The Internationale (Qu)

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The Internationale (Translation of Qu's version)  (1923) 
by Qu Qiubai, translated by Wikisource
Based on the Chinese-English translation from Wikipedia article The Internationale in Chinese.

Arise, slaves afflicted by hunger and cold,
Arise, suffering people all over the world!
The blood which fills my chest has boiled over,
We must struggle for truth!
The old world shall be destroyed like fallen petals and splashed water,
Arise, slaves, arise!
Do not say that we have nothing,
We shall be the masters of the world!
 |: This is the final struggle,
  Unite together towards tomorrow,
  The Internationale
  Shall certainly be realised. :|

There has never been any saviour of the world,
Nor deities, nor emperors on which to depend.
To create Mankind's happiness
We must entirely depend on ourselves!
We shall retake the fruits of our labour,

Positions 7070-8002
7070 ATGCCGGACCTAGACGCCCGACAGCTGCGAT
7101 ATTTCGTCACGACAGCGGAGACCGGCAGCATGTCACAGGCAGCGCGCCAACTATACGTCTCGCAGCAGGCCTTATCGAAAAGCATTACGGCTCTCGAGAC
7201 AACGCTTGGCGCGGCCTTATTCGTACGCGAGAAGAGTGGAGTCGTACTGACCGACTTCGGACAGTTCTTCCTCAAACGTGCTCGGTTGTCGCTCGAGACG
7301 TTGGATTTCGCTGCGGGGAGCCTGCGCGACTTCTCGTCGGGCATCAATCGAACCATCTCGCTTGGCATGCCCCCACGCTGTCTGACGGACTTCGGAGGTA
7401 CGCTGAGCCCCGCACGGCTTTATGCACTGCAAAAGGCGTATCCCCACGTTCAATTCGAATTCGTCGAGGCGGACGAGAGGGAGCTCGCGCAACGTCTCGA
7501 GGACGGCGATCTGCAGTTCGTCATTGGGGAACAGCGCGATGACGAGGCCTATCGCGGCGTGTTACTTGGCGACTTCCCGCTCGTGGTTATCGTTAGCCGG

And let the mind burst free from its prison cell.
Let the flames in the furnace burn red-hot,
For only when the iron is hot will we succeed in forging it!
 |: This is the final struggle,
  Unite together towards tomorrow,
  The Internationale
  Shall definitely be realised. :|

Who is it that created the world of humankind?
It is us, the masses.
Everything is for workers,
How can parasites be accommodated!
[We] hate those poisonous snakes and savage beasts the most,
Eating up our flesh and blood.
Once they are entirely destroyed,
The red sun will shine all over the globe!
 |: This is the final struggle,
  Unite together towards tomorrow,
  The Internationale
  Shall definitely be realised. :|

This is a translation and has a separate copyright status from the original text. The license for the translation applies to this edition only.
Original:
This work is in the public domain in the United States because it was first published outside the United States (and not published in the U.S. within 30 days), and it was first published before 1989 without complying with U.S. copyright formalities (renewal and/or copyright notice) and it was in the public domain in its home country on the URAA date (January 1, 1996 for most countries).

The author died in 1935, so this work is also in the public domain in countries and areas where the copyright term is the author's life plus 75 years or less. This work may also be in the public domain in countries and areas with longer native copyright terms that apply the rule of the shorter term to foreign works.

 
Translation:
This work is licensed under the terms of the GNU Free Documentation License.